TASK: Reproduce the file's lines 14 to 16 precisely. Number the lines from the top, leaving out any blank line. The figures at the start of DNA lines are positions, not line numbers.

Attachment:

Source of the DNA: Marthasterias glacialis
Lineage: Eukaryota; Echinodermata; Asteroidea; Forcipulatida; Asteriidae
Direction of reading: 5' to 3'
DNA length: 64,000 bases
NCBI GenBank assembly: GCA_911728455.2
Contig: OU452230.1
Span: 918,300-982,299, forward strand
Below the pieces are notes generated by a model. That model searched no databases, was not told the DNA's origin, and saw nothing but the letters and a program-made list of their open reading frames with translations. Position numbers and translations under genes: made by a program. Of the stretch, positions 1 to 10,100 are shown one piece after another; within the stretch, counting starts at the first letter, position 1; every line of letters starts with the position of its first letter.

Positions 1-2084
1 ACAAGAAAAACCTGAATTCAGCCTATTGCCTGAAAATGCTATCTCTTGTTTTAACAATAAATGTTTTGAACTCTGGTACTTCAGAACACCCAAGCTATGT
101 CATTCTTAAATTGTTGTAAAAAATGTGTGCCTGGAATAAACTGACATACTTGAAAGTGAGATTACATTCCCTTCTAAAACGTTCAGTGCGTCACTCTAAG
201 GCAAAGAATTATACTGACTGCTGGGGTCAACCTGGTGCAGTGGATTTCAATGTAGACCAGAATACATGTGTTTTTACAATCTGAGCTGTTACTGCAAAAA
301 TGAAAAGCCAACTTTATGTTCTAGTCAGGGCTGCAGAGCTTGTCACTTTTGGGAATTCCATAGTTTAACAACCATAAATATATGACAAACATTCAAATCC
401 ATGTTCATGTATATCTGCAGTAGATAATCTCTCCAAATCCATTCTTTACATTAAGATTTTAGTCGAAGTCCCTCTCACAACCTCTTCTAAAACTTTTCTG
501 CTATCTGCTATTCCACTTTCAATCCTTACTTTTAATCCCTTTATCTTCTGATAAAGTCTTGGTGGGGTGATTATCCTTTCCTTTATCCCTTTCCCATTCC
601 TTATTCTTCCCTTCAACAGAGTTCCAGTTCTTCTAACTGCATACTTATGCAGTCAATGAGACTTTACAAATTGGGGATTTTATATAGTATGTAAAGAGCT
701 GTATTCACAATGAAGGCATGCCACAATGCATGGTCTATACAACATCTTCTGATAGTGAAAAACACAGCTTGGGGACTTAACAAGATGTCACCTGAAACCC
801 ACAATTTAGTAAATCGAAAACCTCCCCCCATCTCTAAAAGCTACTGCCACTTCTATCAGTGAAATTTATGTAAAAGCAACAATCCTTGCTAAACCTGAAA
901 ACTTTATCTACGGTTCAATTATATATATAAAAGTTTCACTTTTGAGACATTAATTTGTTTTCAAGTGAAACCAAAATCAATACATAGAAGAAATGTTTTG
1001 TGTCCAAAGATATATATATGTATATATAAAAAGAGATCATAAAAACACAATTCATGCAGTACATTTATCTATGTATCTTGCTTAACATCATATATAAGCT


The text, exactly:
401 ATGTTCATGTATATCTGCAGTAGATAATCTCTCCAAATCCATTCTTTACATTAAGATTTTAGTCGAAGTCCCTCTCACAACCTCTTCTAAAACTTTTCTG
501 CTATCTGCTATTCCACTTTCAATCCTTACTTTTAATCCCTTTATCTTCTGATAAAGTCTTGGTGGGGTGATTATCCTTTCCTTTATCCCTTTCCCATTCC
601 TTATTCTTCCCTTCAACAGAGTTCCAGTTCTTCTAACTGCATACTTATGCAGTCAATGAGACTTTACAAATTGGGGATTTTATATAGTATGTAAAGAGCT